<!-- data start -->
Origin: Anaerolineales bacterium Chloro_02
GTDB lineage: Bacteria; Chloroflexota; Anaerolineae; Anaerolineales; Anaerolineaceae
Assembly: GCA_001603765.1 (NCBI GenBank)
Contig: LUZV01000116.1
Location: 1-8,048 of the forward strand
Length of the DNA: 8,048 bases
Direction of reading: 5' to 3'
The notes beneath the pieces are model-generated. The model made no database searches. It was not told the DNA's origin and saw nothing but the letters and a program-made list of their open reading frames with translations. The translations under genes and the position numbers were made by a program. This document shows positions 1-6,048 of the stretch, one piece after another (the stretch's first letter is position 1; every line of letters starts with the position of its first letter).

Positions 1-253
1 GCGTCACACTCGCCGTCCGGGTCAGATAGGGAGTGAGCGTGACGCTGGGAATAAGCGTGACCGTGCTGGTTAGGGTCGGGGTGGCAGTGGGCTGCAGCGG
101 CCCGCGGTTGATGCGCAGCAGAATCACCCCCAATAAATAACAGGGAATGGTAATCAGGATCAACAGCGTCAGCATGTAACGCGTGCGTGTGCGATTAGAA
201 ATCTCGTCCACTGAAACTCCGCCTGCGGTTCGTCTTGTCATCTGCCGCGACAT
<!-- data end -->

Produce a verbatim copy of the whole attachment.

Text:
Origin: Anaerolineales bacterium Chloro_02
GTDB lineage: Bacteria; Chloroflexota; Anaerolineae; Anaerolineales; Anaerolineaceae
Assembly: GCA_001603765.1 (NCBI GenBank)
Contig: LUZV01000116.1
Location: 1-8,048 of the forward strand
Length of the DNA: 8,048 bases
Direction of reading: 5' to 3'
The notes beneath the pieces are model-generated. The model made no database searches. It was not told the DNA's origin and saw nothing but the letters and a program-made list of their open reading frames with translations. The translations under genes and the position numbers were made by a program. This document shows positions 1-6,048 of the stretch, one piece after another (the stretch's first letter is position 1; every line of letters starts with the position of its first letter).

Positions 1-253
1 GCGTCACACTCGCCGTCCGGGTCAGATAGGGAGTGAGCGTGACGCTGGGAATAAGCGTGACCGTGCTGGTTAGGGTCGGGGTGGCAGTGGGCTGCAGCGG
101 CCCGCGGTTGATGCGCAGCAGAATCACCCCCAATAAATAACAGGGAATGGTAATCAGGATCAACAGCGTCAGCATGTAACGCGTGCGTGTGCGATTAGAA
201 ATCTCGTCCACTGAAACTCCGCCTGCGGTTCGTCTTGTCATCTGCCGCGACAT